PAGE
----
Vibrant splashes of yellow, green and red accentuate the hue of blue 17th century icons painted on the walls of Green Street. While dozens of art pieces decorate downtown Ithaca, few people passing them take time to stop and consider their significance.
The initiative to liven the city with public art first began in 2002. Within the last year, the city increased the presence of public art in the community with its Public Art Plan, and abstract sculptures and colorful murals continue to be added to the city’s collection of street decor.
Brett Bossard, executive director of the Community Arts Partnership, the plan’s primary fundraising source, said public art is an integral part of maintaining Ithaca’s original image as an artistic community. He said visual art in public arenas engages people in a way that encourages conversation.
“Whether people like it or hate it, art provides a common starting point for conversation,” he said.
JoAnn Cornish, planning and development director for the city of Ithaca, said public art started as a grassroots effort in Ithaca. Artists and citizens approached the city to donate art and commission projects.
In collaboration with the Downtown Ithaca Alliance, the city began its public art initiative 11 years ago with one of the first Art in the Heart exhibitions.
Art in the Heart exhibits outdoor sculptures created by local artists who lend pieces to the community for six months.
One of the sculptures in the 2010 Art in the Heart exhibit is Marisa diPaola’s “Caterpillar’s Garden.” Located on the Commons, the mushroom-looking creation is entirely hand-built from recycled materials. A bright blue cap sits atop the electric yellow base and links with the vines that wrap around the tree trunk.
Freshman Sam Mason said she enjoys searching in the trees for hanging art, especially the recyclable mushroom design.
“It got me thinking about different ways of using plastic,” she said. “It’s a different way of defining art.”
Gary Ferguson, executive director of the Downtown Ithaca Alliance, said Art in the Heart gives artists like diPaola an opportunity to showcase their pieces and increase their visibility.
“There is always something new and fresh, and it always gives someone a reason to come back and take a look,” he said.
In the fall of 2002, the city of Ithaca’s Public Arts Commission developed a public art plan, the central goals of which included beautifying the city, supporting local artists and fostering community.
With help from the Downtown Ithaca Alliance and Community Arts Partnership, the Public Arts Commission has placed more than 12 permanent sculptures downtown. Ferguson said the goal of the initiative is to get people to come downtown and experience art each time they visit.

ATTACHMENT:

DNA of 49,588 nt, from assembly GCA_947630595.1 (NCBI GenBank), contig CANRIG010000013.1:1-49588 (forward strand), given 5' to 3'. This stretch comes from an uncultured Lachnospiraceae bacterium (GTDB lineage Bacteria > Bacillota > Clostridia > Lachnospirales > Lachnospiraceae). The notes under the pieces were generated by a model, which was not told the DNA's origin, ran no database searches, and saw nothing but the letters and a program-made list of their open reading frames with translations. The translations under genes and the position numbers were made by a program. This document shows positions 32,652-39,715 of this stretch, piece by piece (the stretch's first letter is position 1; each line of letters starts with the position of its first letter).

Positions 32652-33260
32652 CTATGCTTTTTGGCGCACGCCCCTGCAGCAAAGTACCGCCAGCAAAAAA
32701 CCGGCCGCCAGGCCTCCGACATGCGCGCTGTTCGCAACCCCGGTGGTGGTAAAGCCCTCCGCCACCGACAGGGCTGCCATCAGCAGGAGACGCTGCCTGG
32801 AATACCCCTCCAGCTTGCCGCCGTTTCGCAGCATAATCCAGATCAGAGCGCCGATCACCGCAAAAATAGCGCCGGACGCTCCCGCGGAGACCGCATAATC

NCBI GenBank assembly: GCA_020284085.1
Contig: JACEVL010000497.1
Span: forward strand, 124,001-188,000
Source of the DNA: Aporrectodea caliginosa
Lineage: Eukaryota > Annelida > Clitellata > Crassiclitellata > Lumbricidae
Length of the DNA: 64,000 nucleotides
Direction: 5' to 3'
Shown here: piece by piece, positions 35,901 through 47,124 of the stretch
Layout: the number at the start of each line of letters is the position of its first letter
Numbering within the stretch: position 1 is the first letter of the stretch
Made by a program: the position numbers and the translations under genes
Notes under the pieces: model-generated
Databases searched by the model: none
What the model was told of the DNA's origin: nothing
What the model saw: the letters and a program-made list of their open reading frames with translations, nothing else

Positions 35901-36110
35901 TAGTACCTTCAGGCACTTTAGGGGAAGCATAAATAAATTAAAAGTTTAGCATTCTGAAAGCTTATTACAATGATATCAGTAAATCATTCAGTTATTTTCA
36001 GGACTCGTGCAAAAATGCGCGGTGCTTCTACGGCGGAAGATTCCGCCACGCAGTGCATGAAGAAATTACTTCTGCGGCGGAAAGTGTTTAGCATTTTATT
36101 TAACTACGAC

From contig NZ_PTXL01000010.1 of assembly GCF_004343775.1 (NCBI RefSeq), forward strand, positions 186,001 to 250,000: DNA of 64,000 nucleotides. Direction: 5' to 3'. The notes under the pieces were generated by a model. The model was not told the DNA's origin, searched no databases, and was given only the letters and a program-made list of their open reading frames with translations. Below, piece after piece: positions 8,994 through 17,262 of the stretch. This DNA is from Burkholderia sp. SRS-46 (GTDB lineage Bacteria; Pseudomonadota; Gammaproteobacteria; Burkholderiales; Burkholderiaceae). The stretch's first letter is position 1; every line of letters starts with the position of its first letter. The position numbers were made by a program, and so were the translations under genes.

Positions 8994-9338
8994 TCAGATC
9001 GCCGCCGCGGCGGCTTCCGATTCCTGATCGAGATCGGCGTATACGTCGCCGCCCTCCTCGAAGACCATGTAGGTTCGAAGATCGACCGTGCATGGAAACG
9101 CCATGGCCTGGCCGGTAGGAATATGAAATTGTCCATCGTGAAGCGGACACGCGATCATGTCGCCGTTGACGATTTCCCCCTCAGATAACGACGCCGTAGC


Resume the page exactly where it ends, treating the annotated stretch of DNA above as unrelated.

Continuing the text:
“It helps brand Ithaca and brand downtown as an art-friendly, artistic and creative community,” Ferguson said.
Along the side of Cinemapolis, a snaking band of black stones weave through a series of earth-toned tiles plastered on the cinema’s wall. Students from Ithaca High School created the handcrafted pieces of the mosaic, which is meant to look like water, this summer.
Sophomore Michael Watson said this piece was especially interesting because of the deep crack in the mosaic that flows through the piece. He said all the public works are a part of Ithaca’s identity.
“It’s really just Ithaca to me,” he said. “[Art] adds its own character.”
Cornish said the public’s increasing reception of public art led to the development of the PAC mural subcommittee last year. With requests from artists to create murals in the city, she said many are willing to create and donate pieces to the community for the sake of public display.
Ferguson said the PAC’s mural initiative is an alternative way to beautify the city.
“It’s a very low-cost, high-impact way to provide art to the community,” he said.
Recently, the PAC applied for a grant to fund the two mural sites pre-approved by the city’s Board of Public Works. The mural locations, the walls of the Tompkins County Library along State and Buffalo streets, were identified as prominent graffiti sites.
Sally Grubb, a committee member of the PAC, said the commission has helped reduce the defacement of public buildings.
“People tend not to deface things that appeal to them,” she said.
Provided that the funds are available for these projects, Grubb said she hopes the library murals will be completed for “Ithaca Festival” in June.
This summer, New York City artist Jonathan Matas completed a 30 feet by 16 feet mural downtown beneath the Aurora Street bridge. Commissioned through a state grant, Matas’ mural depicts scenes from the Underground Railroad in Ithaca and profiles of Frederick Douglass and Harriet Tubman, prominent black leaders.
Mason said she noticed how Ithaca is different from other cities because art is not cased in buildings but visible to everyone.
“It’s free and open,” Mason said. “So everyone can interpret the art in their own way.”
Even when Ithaca faced economic downturn, many of the city’s theaters, such as the Hanger and Kitchen theaters, were undergoing major successful capital campaigns. Bossard said the arts reinvigorated the area.
“It’s really telling of Ithaca and what the arts in general can do for economic development,” he said.
With the city’s new undertakings to increase the visibility of public art, Bossard said the people have noticed its positive impact, and it is no longer considered something separate from their lives.
“Art is really just a part of being a complete human being,” he said. “It makes life feel more alive.”